I recently bought a new camera bag and it’s a canvas kind. It came with a tin of
refinishing wax for water proofing the canvas. I wasn’t sure how to correctly apply the wax because the instruction was vague: “Rub a small amount on area to be finished. Move warm hair dryer over area while rubbing with cloth to blend compound thoroughly into fabric”. As an engineer, a “small amount” doesn’t tell me the actual amount required. So I checked YouTube to see whether there’s an instruction video on how to apply refinishing wax on canvas. I instead came across a video on how to make your own refinishing wax to apply to a canvas bag. The video might not stay up forever, but here’s the Link.
In any case, the video said that the formula for the wax compound is 2 part bees wax, 1 part boiled linseed oil, and 1 part turpentine.
He also said that you could use either bees wax or paraffin wax. He chose bees wax and it was a 1/2 lb. stick that he cut up and melted to mix with the other liquid. One of the comments was saying how the guy in the video was melting a 1/2 pound stick of bees wax and claimed that it was 8 ounces of fluid so he added 4 ounces of boiled linseed oil and then 4 ounces of turpentine to make his final compound. This was interesting because 1 lb. weight is equal to 16 ounces weight and if it’s water then 16 ounces weight is the same as 16 fluid ounces since water density is 1.00. However, can the same thing be true for bees wax?
Oddly enough, a pound (weight) of bees wax is around 15.96 fluid oz. according to this handy online weight to volume converter for various liquid:
So his measurement of 1/2 lb. of bees wax is around 8 fluid oz. So 8 oz. (1 cup) bees wax: 4 oz (1/2 cup). linseed oil: 4 oz. turpentine (1/2 cup) formula is correct. Basically, 2 parts bees wax to 1 part boiled linseed oil to 1 part turpentine as he stated.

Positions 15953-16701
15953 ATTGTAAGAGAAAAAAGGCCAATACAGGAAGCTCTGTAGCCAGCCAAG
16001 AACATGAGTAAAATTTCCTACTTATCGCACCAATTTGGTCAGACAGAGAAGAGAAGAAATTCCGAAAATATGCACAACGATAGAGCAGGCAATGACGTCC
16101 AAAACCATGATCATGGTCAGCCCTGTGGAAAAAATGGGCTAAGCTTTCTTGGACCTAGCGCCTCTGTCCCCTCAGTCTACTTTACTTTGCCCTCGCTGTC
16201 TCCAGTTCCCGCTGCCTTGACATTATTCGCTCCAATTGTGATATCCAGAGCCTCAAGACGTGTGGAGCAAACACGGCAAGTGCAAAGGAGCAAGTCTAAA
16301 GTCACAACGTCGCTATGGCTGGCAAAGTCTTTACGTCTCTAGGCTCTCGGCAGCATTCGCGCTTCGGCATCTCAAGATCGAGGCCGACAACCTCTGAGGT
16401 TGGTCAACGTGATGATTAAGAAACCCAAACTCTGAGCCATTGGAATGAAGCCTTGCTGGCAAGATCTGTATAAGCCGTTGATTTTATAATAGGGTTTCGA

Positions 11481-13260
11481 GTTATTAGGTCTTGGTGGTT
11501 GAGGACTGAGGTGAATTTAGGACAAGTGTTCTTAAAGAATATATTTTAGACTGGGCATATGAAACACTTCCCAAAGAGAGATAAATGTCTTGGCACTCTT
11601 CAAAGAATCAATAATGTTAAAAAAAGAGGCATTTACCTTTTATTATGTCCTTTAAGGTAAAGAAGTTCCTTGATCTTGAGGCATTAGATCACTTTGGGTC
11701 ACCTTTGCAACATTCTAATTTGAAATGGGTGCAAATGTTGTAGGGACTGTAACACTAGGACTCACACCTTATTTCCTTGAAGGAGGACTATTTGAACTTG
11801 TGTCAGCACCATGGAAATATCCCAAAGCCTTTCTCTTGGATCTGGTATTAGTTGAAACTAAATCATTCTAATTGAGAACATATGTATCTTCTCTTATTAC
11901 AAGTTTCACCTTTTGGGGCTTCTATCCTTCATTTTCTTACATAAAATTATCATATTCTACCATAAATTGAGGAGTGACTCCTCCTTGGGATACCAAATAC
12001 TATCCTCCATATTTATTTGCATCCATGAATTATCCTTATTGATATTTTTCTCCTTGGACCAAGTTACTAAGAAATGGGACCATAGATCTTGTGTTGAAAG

However, paraffin wax is different. 1 weight lb. of paraffin wax is 17 fluid. oz. according to the converter. Therefore, he would need to use a little bit less than a 0.5 lb of paraffin wax to use the same liquid amount of linseed oil and turpentine.
Doing some more searches, I found another source to confirm the bees wax weight to liquid conversion. It also offers another way to figure out the weight to liquid conversion using a water displacement method.
According to Super Formulas Arts & Crafts How to make more than 360 useful products that contain honey and beeswax by Elaine C. White., there’s a section entitled Measuring Beeswax. Here’s the excerpt:
Usually there is a great difference between the liquid volume of an ingredient and its dry weight. This is not true of beeswax.
Example: 1 ounce weight of solid beeswax is equal to 1 ounce liquid measurement of melted wax. The following chart can be used to measure beeswax as a solid or as a liquid.
Melted beeswax or liquid measure= Solid wax or Dry Weight
1 Tablespoon melted beeswax or liquid measure=1/2 ounce solid wax or dry weight
2 Tablespoons or 1 ounce= 1 ounce
1/4 cup or 4 tablespoons = 2 ounces
1/2 cup or 8 tablespoons= 4 ounces or 1/4 pound
1 cup or 16 tablespoons = 8 ounces or 1/2 pound
2 cups or 16 ounces= 1 pound or 16 ounces
The liquid displacement formula
Solid beeswax can be measured by displacing liquid. For example, to measure 1 Tablespoon beeswax use the following method:
Since 4 tablespoons of liquid equal 1/4 cup, add 3 tablespoons of water to a clear measuring cup. Add lumps of solid wax until the water reaches the 1/4 cup line. Pour off the water. The remaining wax equals 1 tablespoon. Set the wax aside to dry before using it in any formula.